I appeared to Abraham, Isaac, and Jacob as El Shaddai [Almighty God], but I did not make Myself known to them by My name YHWH [Ineffable Being] (Exodus 6:3).
Clearly we cannot take this verse literally. God certainly does announce the name YHWH to Moses’ ancestors, saying directly to Abraham, “I am YHWH” (Genesis 15:7).
Our medieval commentators believe the words present a theological guideline. We cannot know the Godhead directly, they teach, but only by means of particular manifestations of the divine — particular to time, place, person and situation. Abraham and Sarah saw Almighty God; Moses, half a millennium and a whole cultural milieu away, saw Ineffable Being.
But the specific God-experiences here seem wrongly attributed, backwards in fact. Abraham and Sarah, we are told in Genesis, experienced the subtle divine presence in everything. Daily, they walked and talked with God. But the demoralized, cynical generation of Moses, Miriam and Aaron was awed only by miraculous displays of divine power. Shouldn’t Torah say Abraham and Sarah experienced Ineffable God and Moses experienced God Almighty?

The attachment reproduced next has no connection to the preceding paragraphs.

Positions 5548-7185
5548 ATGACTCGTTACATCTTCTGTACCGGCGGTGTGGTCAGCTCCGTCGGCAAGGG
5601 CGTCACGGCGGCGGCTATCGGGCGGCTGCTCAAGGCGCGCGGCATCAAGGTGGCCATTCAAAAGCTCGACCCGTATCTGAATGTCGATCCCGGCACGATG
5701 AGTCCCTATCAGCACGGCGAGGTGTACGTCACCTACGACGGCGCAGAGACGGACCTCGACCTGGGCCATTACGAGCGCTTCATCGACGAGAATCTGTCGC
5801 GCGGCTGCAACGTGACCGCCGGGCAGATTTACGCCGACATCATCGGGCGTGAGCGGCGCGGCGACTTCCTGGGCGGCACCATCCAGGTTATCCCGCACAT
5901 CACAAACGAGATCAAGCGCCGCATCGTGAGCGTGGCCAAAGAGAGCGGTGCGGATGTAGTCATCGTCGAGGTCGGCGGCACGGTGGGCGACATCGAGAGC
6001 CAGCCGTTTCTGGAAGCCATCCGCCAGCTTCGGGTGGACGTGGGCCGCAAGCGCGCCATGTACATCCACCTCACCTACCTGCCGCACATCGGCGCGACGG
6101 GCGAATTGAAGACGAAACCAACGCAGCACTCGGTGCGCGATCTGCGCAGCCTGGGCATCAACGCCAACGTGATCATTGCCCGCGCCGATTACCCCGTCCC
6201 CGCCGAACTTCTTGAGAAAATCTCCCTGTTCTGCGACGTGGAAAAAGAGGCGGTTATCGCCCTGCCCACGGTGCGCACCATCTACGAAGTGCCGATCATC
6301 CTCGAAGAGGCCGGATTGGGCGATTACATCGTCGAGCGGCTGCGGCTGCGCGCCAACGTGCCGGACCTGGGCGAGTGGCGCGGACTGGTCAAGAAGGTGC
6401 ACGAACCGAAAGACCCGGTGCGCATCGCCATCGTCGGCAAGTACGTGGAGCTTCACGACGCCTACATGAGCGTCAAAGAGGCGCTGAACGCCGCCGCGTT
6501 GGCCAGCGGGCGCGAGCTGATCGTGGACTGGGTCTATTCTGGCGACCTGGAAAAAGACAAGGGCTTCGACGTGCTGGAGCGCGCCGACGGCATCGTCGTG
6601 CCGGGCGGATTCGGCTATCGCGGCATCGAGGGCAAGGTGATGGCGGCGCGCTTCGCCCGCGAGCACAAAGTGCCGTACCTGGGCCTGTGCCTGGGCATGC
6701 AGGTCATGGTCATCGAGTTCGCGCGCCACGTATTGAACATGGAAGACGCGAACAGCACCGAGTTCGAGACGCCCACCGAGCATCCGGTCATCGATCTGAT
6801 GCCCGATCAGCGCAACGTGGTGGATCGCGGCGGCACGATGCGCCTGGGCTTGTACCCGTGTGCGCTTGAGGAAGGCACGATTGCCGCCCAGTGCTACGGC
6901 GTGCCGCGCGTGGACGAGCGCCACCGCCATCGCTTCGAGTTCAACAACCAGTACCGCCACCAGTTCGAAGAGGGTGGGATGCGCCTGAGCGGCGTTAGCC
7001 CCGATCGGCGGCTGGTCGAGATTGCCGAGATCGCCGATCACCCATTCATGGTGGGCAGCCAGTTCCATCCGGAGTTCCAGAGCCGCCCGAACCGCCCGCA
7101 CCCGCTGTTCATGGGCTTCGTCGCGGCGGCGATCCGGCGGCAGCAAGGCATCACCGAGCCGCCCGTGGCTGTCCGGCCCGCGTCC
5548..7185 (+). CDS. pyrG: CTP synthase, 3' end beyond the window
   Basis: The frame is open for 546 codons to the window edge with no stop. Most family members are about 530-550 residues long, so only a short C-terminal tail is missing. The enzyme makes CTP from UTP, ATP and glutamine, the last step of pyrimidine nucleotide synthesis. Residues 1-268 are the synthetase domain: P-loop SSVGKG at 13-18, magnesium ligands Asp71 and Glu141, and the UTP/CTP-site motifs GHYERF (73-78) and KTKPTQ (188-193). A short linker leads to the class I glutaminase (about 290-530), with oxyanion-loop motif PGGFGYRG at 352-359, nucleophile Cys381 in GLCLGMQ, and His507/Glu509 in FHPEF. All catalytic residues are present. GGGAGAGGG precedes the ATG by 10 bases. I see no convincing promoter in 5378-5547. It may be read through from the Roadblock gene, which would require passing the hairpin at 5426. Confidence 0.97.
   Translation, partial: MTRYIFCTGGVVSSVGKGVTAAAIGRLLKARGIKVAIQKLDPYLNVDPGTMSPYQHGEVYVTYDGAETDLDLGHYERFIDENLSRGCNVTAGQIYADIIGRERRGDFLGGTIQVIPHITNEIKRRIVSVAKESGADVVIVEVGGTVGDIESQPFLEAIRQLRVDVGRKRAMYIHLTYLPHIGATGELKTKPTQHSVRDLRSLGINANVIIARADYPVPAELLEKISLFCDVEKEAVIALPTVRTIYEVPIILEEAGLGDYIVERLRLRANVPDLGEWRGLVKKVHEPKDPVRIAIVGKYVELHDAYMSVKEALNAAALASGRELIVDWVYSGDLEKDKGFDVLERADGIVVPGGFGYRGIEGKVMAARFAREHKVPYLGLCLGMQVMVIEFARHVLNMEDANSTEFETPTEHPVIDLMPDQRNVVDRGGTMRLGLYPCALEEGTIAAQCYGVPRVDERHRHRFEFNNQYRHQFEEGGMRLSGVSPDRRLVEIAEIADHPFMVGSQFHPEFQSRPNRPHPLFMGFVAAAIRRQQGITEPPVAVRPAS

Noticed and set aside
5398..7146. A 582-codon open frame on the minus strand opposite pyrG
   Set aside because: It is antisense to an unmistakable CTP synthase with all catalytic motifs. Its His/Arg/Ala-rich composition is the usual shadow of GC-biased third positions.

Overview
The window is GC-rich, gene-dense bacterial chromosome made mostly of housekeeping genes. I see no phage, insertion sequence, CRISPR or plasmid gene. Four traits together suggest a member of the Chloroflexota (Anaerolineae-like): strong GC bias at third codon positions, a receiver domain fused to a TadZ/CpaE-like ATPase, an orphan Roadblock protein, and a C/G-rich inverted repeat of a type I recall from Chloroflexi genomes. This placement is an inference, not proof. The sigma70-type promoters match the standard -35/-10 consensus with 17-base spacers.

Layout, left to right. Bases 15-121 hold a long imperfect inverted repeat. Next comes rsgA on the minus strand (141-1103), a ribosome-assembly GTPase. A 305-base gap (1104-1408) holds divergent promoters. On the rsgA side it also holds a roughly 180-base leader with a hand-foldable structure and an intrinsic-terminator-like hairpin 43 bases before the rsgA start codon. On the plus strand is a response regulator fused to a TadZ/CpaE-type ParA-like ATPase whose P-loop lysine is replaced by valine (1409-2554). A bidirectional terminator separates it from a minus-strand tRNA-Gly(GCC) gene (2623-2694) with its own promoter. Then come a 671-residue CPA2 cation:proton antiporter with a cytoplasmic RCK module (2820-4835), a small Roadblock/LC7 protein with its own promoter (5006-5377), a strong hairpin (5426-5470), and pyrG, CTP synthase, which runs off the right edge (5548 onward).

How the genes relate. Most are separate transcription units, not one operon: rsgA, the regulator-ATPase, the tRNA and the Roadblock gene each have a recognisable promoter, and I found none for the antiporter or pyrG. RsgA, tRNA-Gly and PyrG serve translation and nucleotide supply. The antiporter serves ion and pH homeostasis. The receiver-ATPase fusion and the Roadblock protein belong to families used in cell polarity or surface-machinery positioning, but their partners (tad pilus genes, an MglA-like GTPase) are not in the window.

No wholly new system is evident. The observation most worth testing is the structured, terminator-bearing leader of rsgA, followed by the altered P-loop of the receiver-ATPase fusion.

Yes — if Torah meant to describe its heroes’ natural spirituality. Instead, it speaks of what was “made known” to them. It hints at what we call “numinous experience” — divine energy breaking through a veil of familiarity. Yes, each character had a natural spirituality, a habitual sense of being in the world. And each character’s complacency was disrupted. Abraham and Sarah came to believe in impossible military victories, miraculous pregnancies, and synchronistic meetings. Moses’ generation found a steadier faith in everyday moral and ritual practice.
Numinous breakthroughs introduce new possibilities, re-categorizing familiar spirituality as only a starting point. So here is an urgent call for your week: Stay Alert. What will break through into your spirituality? Interfaith work? Social justice? Political activism? Even if you, like Moses, are reluctant…Stay alert!
For more perspectives on Parshat Va’era (Exodus 6:2-9:35) — some on this very same question! — click here.